Part 6 - Delirium

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She had never seen the streets of Malakesh so empty, not even on those dark and thankfully rare days when plague stalked the city. Most everyone must be huddled inside, Vessa supposed, out of the unnatural light and hoping that if they ignored this strangeness then the sun might decide to saunter back into the sky as if nothing had happened. Even the galagan lizard from the previous day had finally abandoned the festering remnants of the dog's corpse, which now sprawled alone and forlorn in the middle of the road. Vessa was suddenly struck by an odd thought: just as rats flee sinking ships or fleas a corpse, perhaps the vermin of Malakesh were streaming from the city in a chittering, writhing horde, some animal impulse telling them that this eternal twilight portended an onrushing calamity.

She couldn't blame them if they were. Fingers of lavender stretched from the horizon into a sky mottled by patches of black and purple. The colors shimmered and twisted, some growing lighter while others darkened, but night – or the dawn – never seemed truly imminent. The city was trapped in an interstitial moment, the kind that usually comes and goes in an instant, barely noticed, like the blink of an eye. Seeing something that should have been so fleeting continue to linger was disconcerting, and made her skin crawl.

She left the main road and entered the narrow, twisting side streets and alleys of the Rat Quarter. Shapes huddled under piles of rags, and small, fierce-looking children crouching in the shadows paused their games to watch her pass. Most of the doors of these listing houses were shut tight, but a few were flung open, revealing the lives of the Rat's inhabitants. Through one doorway she saw a young mother bend to hack a chunk of meat from the corpse of a small pig, her babe's thatch of black hair just visible atop the basket slung across her back. The girl looked up and caught Vessa's eyes and nodded a wary greeting. Vessa glanced up at the sky and felt a flush of shame for accidentally bringing such fear and disruption into their already difficult lives.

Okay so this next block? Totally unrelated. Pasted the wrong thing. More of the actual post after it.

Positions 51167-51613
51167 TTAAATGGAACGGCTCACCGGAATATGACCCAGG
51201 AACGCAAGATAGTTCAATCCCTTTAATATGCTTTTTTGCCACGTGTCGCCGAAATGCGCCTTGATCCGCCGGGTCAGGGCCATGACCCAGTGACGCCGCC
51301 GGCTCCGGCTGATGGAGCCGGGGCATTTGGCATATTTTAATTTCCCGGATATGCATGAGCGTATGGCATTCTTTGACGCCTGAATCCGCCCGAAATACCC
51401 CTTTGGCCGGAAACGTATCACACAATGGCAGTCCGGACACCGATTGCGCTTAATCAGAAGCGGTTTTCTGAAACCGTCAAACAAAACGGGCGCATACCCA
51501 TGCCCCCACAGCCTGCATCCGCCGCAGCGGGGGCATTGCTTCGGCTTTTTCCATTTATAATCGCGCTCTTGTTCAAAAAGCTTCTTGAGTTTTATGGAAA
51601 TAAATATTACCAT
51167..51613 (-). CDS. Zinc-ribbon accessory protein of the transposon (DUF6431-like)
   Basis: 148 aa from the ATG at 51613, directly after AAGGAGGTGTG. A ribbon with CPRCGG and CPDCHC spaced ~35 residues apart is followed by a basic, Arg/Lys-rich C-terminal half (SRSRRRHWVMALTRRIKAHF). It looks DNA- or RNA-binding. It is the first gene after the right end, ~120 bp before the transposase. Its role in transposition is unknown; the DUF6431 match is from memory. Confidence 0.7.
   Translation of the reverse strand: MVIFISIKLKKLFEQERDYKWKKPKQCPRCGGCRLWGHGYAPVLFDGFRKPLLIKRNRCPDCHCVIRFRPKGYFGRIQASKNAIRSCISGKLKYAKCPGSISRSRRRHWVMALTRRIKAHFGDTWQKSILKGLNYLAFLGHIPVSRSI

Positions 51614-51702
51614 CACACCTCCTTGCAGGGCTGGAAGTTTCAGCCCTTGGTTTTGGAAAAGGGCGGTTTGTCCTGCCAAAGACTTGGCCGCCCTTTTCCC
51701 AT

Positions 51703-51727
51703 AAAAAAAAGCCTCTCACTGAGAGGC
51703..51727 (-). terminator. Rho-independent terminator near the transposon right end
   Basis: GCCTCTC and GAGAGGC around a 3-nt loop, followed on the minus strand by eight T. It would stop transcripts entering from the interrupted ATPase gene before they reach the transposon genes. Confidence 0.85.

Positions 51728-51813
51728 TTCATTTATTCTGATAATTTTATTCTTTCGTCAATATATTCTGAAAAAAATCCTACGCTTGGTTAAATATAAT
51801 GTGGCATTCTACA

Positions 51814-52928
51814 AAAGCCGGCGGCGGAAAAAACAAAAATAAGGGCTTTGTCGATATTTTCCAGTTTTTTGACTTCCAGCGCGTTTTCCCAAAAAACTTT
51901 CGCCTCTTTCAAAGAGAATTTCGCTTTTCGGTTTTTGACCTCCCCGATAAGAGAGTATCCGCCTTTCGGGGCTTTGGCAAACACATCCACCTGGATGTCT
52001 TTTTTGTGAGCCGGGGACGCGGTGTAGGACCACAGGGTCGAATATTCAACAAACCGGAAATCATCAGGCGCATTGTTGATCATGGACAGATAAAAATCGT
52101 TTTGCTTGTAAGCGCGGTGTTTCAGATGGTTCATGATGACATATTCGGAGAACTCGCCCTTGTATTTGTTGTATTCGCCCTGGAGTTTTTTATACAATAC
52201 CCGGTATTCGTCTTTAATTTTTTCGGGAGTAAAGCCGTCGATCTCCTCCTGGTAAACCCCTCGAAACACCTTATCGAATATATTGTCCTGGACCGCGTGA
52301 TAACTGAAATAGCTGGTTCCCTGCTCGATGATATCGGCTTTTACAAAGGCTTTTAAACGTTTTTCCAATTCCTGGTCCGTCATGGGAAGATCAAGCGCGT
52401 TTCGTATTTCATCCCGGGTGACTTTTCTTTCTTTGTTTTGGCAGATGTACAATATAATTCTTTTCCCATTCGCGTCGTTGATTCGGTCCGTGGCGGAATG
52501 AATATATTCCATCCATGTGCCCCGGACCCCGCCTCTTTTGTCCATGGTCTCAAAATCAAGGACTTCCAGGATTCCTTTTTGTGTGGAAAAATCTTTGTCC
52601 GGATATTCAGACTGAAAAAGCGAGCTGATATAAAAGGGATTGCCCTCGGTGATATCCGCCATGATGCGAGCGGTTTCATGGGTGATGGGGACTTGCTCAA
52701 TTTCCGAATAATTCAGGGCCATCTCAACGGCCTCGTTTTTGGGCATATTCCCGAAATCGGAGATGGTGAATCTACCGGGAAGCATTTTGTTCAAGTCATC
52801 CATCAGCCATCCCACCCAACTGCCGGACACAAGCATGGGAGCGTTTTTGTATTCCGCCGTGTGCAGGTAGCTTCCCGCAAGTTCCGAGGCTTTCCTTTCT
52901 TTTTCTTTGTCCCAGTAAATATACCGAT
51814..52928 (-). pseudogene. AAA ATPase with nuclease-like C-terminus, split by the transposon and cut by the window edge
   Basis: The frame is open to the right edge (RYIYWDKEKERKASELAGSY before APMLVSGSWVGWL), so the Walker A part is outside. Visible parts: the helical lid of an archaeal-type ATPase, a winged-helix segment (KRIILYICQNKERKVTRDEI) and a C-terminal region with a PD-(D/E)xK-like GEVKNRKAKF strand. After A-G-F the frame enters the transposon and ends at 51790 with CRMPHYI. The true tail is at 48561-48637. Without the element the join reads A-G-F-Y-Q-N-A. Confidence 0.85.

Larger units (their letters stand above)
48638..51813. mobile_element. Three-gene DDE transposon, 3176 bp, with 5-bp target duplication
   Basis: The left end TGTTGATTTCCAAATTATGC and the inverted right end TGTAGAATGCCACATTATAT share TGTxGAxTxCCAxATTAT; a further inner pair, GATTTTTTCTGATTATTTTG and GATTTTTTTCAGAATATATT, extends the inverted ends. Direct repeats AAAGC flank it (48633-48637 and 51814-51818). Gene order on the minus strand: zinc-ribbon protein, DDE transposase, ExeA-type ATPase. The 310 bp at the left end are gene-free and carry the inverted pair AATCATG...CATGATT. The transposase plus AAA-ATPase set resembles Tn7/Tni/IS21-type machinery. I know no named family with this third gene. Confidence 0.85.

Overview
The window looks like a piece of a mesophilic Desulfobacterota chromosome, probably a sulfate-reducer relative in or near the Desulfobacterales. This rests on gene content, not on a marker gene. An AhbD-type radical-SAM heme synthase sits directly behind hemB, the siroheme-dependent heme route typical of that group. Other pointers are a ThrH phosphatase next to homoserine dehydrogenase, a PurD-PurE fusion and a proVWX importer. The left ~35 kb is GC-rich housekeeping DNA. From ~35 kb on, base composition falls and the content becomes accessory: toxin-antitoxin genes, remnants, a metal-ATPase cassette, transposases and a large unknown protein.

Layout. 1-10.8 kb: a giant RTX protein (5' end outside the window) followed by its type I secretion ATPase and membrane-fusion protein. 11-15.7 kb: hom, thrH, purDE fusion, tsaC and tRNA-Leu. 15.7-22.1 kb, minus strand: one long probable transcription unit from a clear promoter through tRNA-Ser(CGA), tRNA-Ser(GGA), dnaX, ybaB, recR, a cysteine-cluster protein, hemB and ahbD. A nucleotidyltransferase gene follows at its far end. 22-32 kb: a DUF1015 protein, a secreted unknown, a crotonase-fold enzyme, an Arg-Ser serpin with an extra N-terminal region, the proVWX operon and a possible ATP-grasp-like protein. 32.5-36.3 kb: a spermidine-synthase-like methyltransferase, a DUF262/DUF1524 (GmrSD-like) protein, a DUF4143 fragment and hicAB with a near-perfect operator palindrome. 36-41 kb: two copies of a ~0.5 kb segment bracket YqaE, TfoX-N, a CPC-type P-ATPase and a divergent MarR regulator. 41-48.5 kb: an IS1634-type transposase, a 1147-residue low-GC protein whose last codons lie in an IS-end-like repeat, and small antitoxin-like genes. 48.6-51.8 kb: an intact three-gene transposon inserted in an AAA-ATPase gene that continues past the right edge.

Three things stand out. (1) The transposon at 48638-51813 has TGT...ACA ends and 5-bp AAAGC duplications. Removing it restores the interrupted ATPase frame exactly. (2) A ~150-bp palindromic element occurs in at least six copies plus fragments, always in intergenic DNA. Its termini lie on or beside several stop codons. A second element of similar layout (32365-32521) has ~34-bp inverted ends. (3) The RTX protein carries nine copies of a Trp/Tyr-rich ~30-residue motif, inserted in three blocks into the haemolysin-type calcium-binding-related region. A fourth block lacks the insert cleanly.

She needed to find Del and figure out what in the seven abysses was going on. Instead of recovering the Eye for the faithful of Aradeth, they had in fact been deceived into stealing the artifact from them. But by whom? The Night Brotherhood? Certainly, they would be the obvious suspects. One of the shadow societies? Perhaps they were behind all this, and after being hired to find the Eye, they would simply sell it back to the high priest for an outrageous amount. She and Del would serve as very convenient scapegoats in that scenario. And what about Sahm? She had seemed so young and innocent. If it all had been a performance, then the girl deserved a spot in the most celebrated troupe of mummers in the city. Vessa shook her head, trying to order her thoughts. She didn't want to descend into a dreamsmoke den while confused, lest an accidental whiff of the drug trap her within the labyrinth of her own mind, endlessly following the twisting threads of these mysteries but getting nowhere. She needed clarity right now.

Down an otherwise empty alleyway, Vessa paused in front of a small, nondescript door of red wood. Taking a deep, steadying breath – how long it been? – she knocked loudly.

"Where does the balobo bird nest?" The words were faint, muffled by the thick wood.

Vessa cleared her throat. "In the temqua tree, the roots of which trail into the poison water."

The door swung open sharply, and Vessa took an involuntary step back, her hand going to her sword hilt.

A small, gnarled woman with skin the color of teak stood in the entrance, blinking up at her. She smacked her gummy lips and smiled toothlessly. "By the last lord of Hardlight, tis Vessa. Haven't seen you round so much, girl."

"I was in the south. The Silken Cities."

"Thought you might have been tryin' to slip the golden serpent's coils." The old woman cackled. "Not so easy, is it?"

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